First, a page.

Anthony McCarron, SNY.tv | Twitter |
They might as well have promoted Game 3 as "Pinstripe Redemption Night" with the way so many much-maligned Yankees, including the manager, thrived Sunday night against Cleveland.
Now the Yankees need another bit of refurbishment in Monday night's Game 4: A Luis Severino reputation makeover. Severino was the Yankees' best pitcher all season, but he was awful in his humiliating start against the Twins in the AL Wild Card Game, lasting only one-third of an inning.
Severino sagged in his big moment, but the Yanks rallied to advance to meet the Indians in this Division Series. Cleveland leads the best-of-five series, two games to one, after the Yankees won Game 3 Sunday night, 1-0, at Yankee Stadium. But the Yanks at least hold a shred of momentum, thanks to big performances by the likes of Masahiro Tanaka, Greg Bird and Aroldis Chapman.
And, wait for it….Joe Girardi, too. The manager, booed lustily by Yankee fans during pre-game introductions as punishment for bungling Game 2, was back at his binder best in Game 3, even as the outside world debates whether he should be back as Yankee manager with a new contract next year.
He started Tanaka over Severino and it worked. He left the left-handed hitting Bird in to face the most hellacious reliever on the planet - lefty Andrew Miller - in the seventh inning. Bird homered for the game's lone run, a nifty moment for a guy who's spent much of the year injured.
Girardi asked Chapman, the man who briefly lost the closer's job this year, for a five-out save and got it. The manager even stuck with Gary Sanchez behind the plate, though some wanted Austin Romine paired with Tanaka. Sanchez blocked several key balls in the third inning when the Indians had a runner on third base.
Hey, if you're going to crush Girardi for failing to challenge the Lonnie Chisenhall hit by pitch, for making multiple wrong pitching calls on top of that in Game 2, you should dole out kudos when he gets it right. He did in Game 3.
Of course, Tanaka's performance went a long way toward bailing out his manager from more Game 2 fallout. Tanaka, after a frustrating season of inconsistency, pitched so brilliantly he may have resurrected the question of whether he'll use the opt-out clause in his contract.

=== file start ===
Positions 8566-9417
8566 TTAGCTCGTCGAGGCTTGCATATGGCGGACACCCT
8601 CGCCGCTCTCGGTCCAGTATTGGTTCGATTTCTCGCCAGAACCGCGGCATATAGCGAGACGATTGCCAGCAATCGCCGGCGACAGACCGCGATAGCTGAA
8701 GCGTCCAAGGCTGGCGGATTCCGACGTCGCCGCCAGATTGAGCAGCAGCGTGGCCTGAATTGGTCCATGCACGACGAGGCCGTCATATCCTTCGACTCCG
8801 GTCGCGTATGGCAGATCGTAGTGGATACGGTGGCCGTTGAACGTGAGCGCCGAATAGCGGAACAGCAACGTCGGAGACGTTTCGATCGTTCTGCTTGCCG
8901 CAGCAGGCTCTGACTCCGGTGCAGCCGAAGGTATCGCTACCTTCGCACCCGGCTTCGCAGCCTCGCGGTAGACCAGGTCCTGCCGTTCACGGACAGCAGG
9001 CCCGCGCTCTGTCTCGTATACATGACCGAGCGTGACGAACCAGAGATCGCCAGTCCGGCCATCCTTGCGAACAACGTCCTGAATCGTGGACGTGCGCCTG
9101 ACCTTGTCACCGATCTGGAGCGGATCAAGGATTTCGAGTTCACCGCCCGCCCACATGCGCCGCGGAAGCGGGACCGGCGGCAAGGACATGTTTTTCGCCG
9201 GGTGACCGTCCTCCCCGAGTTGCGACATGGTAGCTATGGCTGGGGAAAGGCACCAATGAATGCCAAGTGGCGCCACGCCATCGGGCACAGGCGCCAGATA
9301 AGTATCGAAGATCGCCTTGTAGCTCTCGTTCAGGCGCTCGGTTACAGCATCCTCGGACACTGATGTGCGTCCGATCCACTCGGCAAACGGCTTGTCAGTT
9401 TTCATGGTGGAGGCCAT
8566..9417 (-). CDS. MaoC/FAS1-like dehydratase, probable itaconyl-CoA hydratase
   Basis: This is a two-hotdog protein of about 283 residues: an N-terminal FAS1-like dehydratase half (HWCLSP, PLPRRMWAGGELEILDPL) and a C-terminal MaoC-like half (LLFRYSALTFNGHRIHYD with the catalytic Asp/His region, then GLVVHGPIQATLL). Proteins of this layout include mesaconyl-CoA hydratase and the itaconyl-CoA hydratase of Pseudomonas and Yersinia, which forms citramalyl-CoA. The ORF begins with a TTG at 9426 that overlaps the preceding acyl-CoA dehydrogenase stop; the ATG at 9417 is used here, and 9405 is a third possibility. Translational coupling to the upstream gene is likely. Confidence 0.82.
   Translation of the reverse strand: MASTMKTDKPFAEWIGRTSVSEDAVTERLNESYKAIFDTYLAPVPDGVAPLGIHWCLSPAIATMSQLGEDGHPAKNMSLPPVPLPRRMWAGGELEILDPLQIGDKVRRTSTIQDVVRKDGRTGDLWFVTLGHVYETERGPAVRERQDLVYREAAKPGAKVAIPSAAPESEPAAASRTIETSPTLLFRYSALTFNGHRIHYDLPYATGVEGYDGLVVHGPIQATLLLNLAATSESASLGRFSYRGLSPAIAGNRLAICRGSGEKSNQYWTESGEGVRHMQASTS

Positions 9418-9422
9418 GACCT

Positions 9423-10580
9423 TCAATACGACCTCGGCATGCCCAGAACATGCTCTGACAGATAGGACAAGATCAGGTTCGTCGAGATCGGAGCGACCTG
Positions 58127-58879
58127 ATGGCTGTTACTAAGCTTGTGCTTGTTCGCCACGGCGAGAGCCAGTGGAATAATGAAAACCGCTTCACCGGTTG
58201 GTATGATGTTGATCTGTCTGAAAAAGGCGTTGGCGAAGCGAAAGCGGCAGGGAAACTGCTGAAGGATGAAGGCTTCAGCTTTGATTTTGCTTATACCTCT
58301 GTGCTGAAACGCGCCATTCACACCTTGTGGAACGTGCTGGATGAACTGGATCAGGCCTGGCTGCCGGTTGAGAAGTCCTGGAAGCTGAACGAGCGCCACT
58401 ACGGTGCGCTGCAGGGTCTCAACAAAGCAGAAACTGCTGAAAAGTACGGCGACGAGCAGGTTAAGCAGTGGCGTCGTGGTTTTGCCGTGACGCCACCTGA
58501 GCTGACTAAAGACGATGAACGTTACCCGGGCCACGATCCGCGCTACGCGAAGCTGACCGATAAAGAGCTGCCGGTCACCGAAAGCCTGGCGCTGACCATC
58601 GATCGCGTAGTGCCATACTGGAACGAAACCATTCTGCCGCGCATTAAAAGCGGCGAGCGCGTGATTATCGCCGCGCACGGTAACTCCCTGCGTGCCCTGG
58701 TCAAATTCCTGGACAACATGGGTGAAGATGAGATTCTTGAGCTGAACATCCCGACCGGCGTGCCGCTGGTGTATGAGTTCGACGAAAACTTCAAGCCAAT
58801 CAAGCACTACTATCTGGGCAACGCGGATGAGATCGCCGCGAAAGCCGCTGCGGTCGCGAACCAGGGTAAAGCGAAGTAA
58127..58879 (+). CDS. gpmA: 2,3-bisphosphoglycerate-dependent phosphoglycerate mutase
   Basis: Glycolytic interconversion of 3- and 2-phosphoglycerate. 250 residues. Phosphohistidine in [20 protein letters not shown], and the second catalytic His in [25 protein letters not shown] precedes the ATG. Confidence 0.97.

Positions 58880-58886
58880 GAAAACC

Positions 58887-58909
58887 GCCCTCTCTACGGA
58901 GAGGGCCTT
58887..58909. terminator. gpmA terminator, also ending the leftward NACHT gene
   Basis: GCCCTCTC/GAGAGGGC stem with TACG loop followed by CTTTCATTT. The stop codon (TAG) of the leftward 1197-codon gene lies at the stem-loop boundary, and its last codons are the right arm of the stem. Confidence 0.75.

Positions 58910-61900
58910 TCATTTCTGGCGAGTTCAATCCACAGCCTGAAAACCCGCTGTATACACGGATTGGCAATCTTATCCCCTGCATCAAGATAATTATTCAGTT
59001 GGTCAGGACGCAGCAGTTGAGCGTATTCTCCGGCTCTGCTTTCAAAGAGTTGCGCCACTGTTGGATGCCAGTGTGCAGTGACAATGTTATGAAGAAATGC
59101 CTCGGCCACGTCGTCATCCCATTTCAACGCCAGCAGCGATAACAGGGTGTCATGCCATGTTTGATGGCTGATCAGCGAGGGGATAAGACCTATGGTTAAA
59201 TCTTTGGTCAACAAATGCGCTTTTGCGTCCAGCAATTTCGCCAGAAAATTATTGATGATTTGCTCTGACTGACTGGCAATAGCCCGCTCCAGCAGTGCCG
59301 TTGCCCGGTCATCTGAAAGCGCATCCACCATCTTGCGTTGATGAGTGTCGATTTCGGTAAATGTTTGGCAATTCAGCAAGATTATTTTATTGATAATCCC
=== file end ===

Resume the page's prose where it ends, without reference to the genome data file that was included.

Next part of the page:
Tanaka threw seven scoreless innings at Yankee Stadium, something both he and his manager sorely needed. Aaron Judge helped, too, proving he can contribute even when he's not hitting by taking a home run away from Francisco Lindor at the right-field wall.
"It's a player going out and doing what he's capable of doing," Girardi said of Tanaka in his post-game press conference. "If we lose, 3-1, I'm going to be questioned, even if he pitches a really good game.
"So the success is what he did, not what I did."
Now the Yankees need more success from a starter, and Severino has plenty to overcome to deliver it. He's tremendously talented, but it's clear his poor start against Minnesota damaged his standing with the Yanks.
He threw so few pitches in the game - 29 - he probably could've started any of the division series games and certainly any one after Game 1. But the Yanks scheduled him for Game 4. Had the Yankees lost Sunday, they would have been eliminated without their best starter ever touching a live ball in the series.
Severino, at least, is talking like he's figured out a few things from the Wild Card mess, especially about the emotions of playoff pitching.
"I learned that it doesn't help, you know, a lot of adrenaline, trying to do too much," Severino said in a press conference after Sunday's game. "So (Monday) just try to calm myself down and try to breathe and think before every pitch."
He'll have to prove it all on the mound before anyone will believe it, of course. But at least the Yankees are in a position for Severino to have that chance.
Redemption played well as a Yankee theme Sunday night. If it does again Monday, who knows what remarkable things might happen in what is suddenly a bona fide series.